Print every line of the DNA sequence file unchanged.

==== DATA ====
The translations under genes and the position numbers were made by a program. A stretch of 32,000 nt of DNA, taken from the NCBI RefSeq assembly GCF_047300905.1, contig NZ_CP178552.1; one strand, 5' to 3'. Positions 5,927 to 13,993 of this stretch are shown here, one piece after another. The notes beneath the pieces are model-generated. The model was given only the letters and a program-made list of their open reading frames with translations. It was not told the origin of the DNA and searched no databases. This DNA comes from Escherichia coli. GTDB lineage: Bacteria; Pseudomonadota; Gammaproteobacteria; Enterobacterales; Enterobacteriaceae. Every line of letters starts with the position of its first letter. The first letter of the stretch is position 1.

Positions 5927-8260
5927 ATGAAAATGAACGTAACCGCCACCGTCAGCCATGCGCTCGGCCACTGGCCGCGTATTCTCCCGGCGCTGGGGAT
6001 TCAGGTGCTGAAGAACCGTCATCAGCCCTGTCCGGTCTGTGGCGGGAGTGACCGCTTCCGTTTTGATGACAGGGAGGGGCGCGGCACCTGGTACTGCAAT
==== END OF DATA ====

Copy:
The translations under genes and the position numbers were made by a program. A stretch of 32,000 nt of DNA, taken from the NCBI RefSeq assembly GCF_047300905.1, contig NZ_CP178552.1; one strand, 5' to 3'. Positions 5,927 to 13,993 of this stretch are shown here, one piece after another. The notes beneath the pieces are model-generated. The model was given only the letters and a program-made list of their open reading frames with translations. It was not told the origin of the DNA and searched no databases. This DNA comes from Escherichia coli. GTDB lineage: Bacteria; Pseudomonadota; Gammaproteobacteria; Enterobacterales; Enterobacteriaceae. Every line of letters starts with the position of its first letter. The first letter of the stretch is position 1.

Positions 5927-8260
5927 ATGAAAATGAACGTAACCGCCACCGTCAGCCATGCGCTCGGCCACTGGCCGCGTATTCTCCCGGCGCTGGGGAT
6001 TCAGGTGCTGAAGAACCGTCATCAGCCCTGTCCGGTCTGTGGCGGGAGTGACCGCTTCCGTTTTGATGACAGGGAGGGGCGCGGCACCTGGTACTGCAAT